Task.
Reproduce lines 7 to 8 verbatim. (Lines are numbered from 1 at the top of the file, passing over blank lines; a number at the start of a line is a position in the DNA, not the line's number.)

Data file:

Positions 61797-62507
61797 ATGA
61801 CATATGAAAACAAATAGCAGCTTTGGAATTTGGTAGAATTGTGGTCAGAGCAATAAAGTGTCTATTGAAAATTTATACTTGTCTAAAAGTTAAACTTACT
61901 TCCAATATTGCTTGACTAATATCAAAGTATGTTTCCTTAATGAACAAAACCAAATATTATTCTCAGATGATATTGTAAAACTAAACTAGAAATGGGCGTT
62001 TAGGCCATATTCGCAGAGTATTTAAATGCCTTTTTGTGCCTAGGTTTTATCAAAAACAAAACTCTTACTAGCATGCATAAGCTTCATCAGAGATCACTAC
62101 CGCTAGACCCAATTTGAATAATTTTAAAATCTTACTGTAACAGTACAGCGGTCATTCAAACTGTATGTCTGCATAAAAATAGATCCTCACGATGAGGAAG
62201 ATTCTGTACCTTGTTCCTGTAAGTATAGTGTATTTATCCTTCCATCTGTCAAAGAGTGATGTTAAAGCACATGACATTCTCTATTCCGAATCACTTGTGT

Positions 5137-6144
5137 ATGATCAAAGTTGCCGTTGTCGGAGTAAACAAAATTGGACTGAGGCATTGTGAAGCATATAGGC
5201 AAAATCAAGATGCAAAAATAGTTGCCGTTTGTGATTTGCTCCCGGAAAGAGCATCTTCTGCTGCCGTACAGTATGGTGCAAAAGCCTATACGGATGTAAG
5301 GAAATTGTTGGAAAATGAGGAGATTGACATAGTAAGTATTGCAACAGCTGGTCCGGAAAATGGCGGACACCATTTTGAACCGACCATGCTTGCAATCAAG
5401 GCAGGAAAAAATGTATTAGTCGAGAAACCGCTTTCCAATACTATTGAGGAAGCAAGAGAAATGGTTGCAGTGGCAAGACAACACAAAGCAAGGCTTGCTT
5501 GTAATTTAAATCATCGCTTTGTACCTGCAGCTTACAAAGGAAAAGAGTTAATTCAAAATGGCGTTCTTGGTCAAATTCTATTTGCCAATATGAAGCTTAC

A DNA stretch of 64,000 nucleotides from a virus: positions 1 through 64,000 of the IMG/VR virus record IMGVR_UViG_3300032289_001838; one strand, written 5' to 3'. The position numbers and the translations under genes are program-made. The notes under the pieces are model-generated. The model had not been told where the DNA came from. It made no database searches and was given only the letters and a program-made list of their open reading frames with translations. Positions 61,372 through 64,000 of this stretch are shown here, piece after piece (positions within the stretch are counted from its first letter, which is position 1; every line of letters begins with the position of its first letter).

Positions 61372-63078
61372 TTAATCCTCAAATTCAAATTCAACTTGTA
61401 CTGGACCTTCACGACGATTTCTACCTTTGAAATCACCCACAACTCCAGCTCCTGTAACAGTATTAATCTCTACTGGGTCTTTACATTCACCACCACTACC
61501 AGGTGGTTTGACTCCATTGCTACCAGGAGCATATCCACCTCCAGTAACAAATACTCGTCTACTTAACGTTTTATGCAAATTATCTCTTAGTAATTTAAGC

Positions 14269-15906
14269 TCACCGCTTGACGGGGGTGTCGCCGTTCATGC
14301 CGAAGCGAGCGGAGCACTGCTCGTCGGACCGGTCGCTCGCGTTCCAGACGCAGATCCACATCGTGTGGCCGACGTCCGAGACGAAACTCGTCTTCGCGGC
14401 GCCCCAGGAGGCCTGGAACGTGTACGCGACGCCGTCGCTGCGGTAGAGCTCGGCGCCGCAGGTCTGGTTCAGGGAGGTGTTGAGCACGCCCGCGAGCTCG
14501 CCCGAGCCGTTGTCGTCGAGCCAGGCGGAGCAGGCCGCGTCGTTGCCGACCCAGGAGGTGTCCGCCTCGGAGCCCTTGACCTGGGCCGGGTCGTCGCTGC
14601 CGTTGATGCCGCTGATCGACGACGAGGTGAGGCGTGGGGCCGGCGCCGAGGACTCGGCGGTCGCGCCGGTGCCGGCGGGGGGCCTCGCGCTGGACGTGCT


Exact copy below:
62201 ATTCTGTACCTTGTTCCTGTAAGTATAGTGTATTTATCCTTCCATCTGTCAAAGAGTGATGTTAAAGCACATGACATTCTCTATTCCGAATCACTTGTGT

Positions 5137-6144